Prolonged, intense heat expected from June to October, raising risk of haze, fires in south Asean

In Singapore, temperatures reached 37 deg C on May 13 in Ang Mo Kio, a joint all-time high matching the peak hit in Tengah in 1983. - The Straits Times/ANN

SINGAPORE, May 29 (The Straits Times/ANN): More prolonged and intense heat and dry weather are expected from June to October in the southern Asean region – which includes Singapore – with a higher risk of transboundary haze and fires, said the Asean Specialised Meteorological Centre (ASMC).

“With a high likelihood of El Nino conditions developing in the coming months, the dry season is expected to be more intense and prolonged compared to recent years and extend into October,” added the Singapore-based ASMC in a statement on Monday.

ASMC serves as the Asean regional centre for monitoring and assessment of fires and haze, and provides early warning services for transboundary haze.

El Nino – the global weather phenomenon that brings hotter and drier weather to South-east Asia and Australia – is predicted to arrive in the second half of 2023.

A strong El Nino event in 2015 shrouded South-east Asia in thick haze, leading Singapore to close primary and secondary schools for a day in September that year.

The weather phenomenon persisted through 2016, making that the hottest year on record, exacerbated by human-induced warming from greenhouse gases.

The last El Nino cycle – a weaker one in 2018 and 2019 – also led to transboundary haze, and Singapore experienced unhealthy air quality over a few weeks in 2019.

ASMC said there is a higher risk of escalated hot spot activities and transboundary smoke haze in the southern Asean region between June and October than in the last three years, when prolonged La Nina conditions hit the region.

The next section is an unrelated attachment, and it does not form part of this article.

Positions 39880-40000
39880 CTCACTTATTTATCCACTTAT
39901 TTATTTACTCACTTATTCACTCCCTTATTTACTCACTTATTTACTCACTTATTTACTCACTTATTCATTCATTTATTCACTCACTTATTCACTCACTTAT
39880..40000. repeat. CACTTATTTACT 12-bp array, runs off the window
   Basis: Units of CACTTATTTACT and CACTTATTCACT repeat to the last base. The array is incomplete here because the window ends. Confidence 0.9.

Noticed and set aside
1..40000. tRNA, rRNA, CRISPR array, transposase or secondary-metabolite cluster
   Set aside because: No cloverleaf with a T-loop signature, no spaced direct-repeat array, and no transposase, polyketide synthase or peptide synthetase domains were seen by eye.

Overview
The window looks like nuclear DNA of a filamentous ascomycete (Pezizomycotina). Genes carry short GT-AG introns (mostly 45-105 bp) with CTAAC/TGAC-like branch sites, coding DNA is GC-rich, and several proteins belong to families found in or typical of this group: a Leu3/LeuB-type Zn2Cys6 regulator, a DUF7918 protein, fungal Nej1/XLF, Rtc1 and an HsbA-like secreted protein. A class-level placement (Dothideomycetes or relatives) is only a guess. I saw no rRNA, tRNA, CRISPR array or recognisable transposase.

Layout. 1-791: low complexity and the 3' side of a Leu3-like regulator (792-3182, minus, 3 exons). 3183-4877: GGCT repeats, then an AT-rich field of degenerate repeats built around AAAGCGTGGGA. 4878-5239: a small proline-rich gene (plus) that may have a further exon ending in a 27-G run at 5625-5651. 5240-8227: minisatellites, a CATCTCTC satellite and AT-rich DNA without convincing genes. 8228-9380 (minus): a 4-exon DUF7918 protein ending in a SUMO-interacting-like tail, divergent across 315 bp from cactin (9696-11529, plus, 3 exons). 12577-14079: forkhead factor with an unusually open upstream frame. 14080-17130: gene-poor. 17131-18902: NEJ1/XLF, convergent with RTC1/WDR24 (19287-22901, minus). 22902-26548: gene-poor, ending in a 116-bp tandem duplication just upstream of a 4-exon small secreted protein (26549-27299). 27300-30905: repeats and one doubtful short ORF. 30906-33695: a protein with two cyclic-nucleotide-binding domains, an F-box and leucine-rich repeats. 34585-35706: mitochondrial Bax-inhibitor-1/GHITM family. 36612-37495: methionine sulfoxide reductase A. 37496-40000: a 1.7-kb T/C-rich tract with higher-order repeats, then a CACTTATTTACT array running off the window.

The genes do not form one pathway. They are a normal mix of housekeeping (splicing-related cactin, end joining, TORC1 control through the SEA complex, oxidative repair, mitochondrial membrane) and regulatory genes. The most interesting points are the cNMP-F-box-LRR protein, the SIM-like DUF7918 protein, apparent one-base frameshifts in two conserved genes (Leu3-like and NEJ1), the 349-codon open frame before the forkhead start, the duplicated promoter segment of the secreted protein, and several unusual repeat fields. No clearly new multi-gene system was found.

La Nina, the sister phenomenon to El Nino, brings wetter and cooler conditions to the region.

“Early precautionary and mitigation measures are advised to prevent the occurrence of fires and transboundary haze in the region,” added ASMC.

It noted that current hot spot activities in the southern Asean region are still subdued, with 14 and 13 hot spots detected on Saturday and Sunday respectively.

“A few localised smoke plumes were detected in parts of the region on some days in May, but no transboundary smoke haze occurrence has been observed so far,” it said.

The southern Asean region includes Singapore, Malaysia, Indonesia, Brunei and southern Thailand.

ASMC also signalled the start of the dry season on Monday.

Parts of South-east Asia have been scorching under record heatwaves since April.

In Singapore, temperatures reached 37 deg C on May 13 in Ang Mo Kio, a joint all-time high matching the peak hit in Tengah in 1983.

“Since earlier this year, warmer subsurface ocean temperatures have been observed in the eastern tropical Pacific, which is an early sign that supports El Nino conditions developing in the next few months.”

ASMC said that another phenomenon, called the positive Indian Ocean Dipole, which causes warmer sea surface temperatures in the western Indian Ocean, could develop in the next one to two months.

An El Nino event with the positive Indian Ocean Dipole could drive up heat and dry weather in the region. - The Straits Times/ANN

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